The United States Coast Guard (USCG) is the coastal defense and maritime law enforcement branch of the United States Armed Forces and one of the country's seven uniformed services. The Coast Guard is a maritime, military, multi-mission service unique among the U.S. military branches for having a maritime law enforcement mission and a federal regulatory agency mission as part of its mission set. It operates under the U.S. Department of Homeland Security during peacetime, and can be transferred to the U.S. Department of the Navy by the U.S. President at any time, or by the U.S. Congress during times of war. This has happened twice: in 1917, during World War I, and in 1941, during World War II.
The 44-foot motor lifeboat was the standard workhorse of the United States Coast Guard (USCG) rescue boat fleet. The 44′ MLB has been replaced by the 47′ MLB. The boats are powered by twin diesel engines, that each power a separate propeller. The propellers are protected by the hull, to help prevent them being damaged if the boat runs aground. The boats have air-tight compartments forward and aft of the steering station. The aft compartment is designed to hold litters to strap in injured people, while the forward compartment hold uninjured rescues.
Maryland is a state in the Mid-Atlantic region of the United States, bordering Virginia, West Virginia, and the District of Columbia to its south and west; Pennsylvania to its north; and Delaware to its east. The state's largest city is Baltimore, and its capital is Annapolis. Among its occasional nicknames are Old Line State, the Free State, and the Chesapeake Bay State. It is named after the English queen Henrietta Maria, known in England as Queen Mary.
The prototype was never given a name although the crews nicknamed it "The Yank".It entered trials in 1964 but the first production boats did not start to emerge until 1967. After six had been placed in service there was a hiatus which lasted until 1974 when production was restarted, and then continued through until 1982 by which time 22 were in service. The entire fleet was replaced between 1996 and 1999 as new Trent - and Severn-class lifeboats came into service, but many were sold for further use as lifeboats or pilot boats.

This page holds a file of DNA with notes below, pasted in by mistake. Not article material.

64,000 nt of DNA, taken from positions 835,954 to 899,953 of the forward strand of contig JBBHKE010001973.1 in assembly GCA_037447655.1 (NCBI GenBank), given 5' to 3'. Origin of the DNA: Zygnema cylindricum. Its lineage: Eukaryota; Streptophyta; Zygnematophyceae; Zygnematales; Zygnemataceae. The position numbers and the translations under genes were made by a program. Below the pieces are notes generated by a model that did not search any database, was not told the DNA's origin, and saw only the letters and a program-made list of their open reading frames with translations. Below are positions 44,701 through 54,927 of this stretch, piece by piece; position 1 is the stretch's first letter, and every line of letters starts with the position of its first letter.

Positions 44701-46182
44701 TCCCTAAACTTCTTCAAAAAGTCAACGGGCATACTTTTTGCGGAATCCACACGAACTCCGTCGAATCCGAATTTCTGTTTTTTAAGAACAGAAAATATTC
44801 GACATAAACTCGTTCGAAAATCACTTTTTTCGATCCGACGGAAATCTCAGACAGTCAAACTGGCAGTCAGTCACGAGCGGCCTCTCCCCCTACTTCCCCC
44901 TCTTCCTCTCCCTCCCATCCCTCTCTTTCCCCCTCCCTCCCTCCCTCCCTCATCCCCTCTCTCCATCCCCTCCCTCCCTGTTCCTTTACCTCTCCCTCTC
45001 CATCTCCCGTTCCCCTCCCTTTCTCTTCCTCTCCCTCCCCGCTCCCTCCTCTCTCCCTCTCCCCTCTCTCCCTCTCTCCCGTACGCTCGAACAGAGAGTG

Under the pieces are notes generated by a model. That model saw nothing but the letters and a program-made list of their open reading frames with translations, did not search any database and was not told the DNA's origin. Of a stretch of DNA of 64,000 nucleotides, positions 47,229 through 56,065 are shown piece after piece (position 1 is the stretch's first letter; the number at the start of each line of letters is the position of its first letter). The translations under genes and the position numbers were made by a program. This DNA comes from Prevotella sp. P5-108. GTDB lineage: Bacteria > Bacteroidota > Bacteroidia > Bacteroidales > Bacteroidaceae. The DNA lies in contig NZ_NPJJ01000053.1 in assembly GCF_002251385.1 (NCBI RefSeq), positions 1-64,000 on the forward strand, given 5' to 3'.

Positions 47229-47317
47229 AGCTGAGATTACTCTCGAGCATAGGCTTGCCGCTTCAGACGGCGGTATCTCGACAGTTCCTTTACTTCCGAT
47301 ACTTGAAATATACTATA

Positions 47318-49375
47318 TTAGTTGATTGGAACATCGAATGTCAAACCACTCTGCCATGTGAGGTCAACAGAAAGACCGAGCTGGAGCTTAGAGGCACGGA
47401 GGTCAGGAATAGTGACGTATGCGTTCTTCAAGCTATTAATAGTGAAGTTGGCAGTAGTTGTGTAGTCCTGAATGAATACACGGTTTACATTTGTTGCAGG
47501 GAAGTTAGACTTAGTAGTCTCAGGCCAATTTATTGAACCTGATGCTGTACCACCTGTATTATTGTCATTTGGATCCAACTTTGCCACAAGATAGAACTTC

The Trent-class lifeboat is an all-weather lifeboat operated by the Royal National Lifeboat Institution (RNLI) from 30 stations around the coasts of Great Britain and Ireland to provide coverage up to 50 miles (80 km) out to sea. Introduced to service in 1994, the class is named after the River Trent, the second longest river wholly in England.
At 17 metres long, the Severn class is the largest lifeboat operated by the Royal National Lifeboat Institution (RNLI). Introduced to service in 1996, the class is named after the River Severn, the longest river in Great Britain. They are stationed at 35 locations around the coasts of the United Kingdom and Ireland to provide coverage up to 50 miles (80 km) out to sea.
The boats launched in 1967 and 1968 were built by Brooke Marine at Lowestoft and those in 1974/5 by Groves and Gutterdige in Cowes. The 1976/7 batch came from Bideford Ship Yard and the last three from Fairey Marine in Cowes.
Brooke Marine was a Lowestoft-based shipbuilding firm. The company constructed boats and small ships for civilian and commercial use, as well as minor warships for the Royal Navy, Royal Navy of Oman, Royal Australian Navy, Kenya Navy and United States Navy.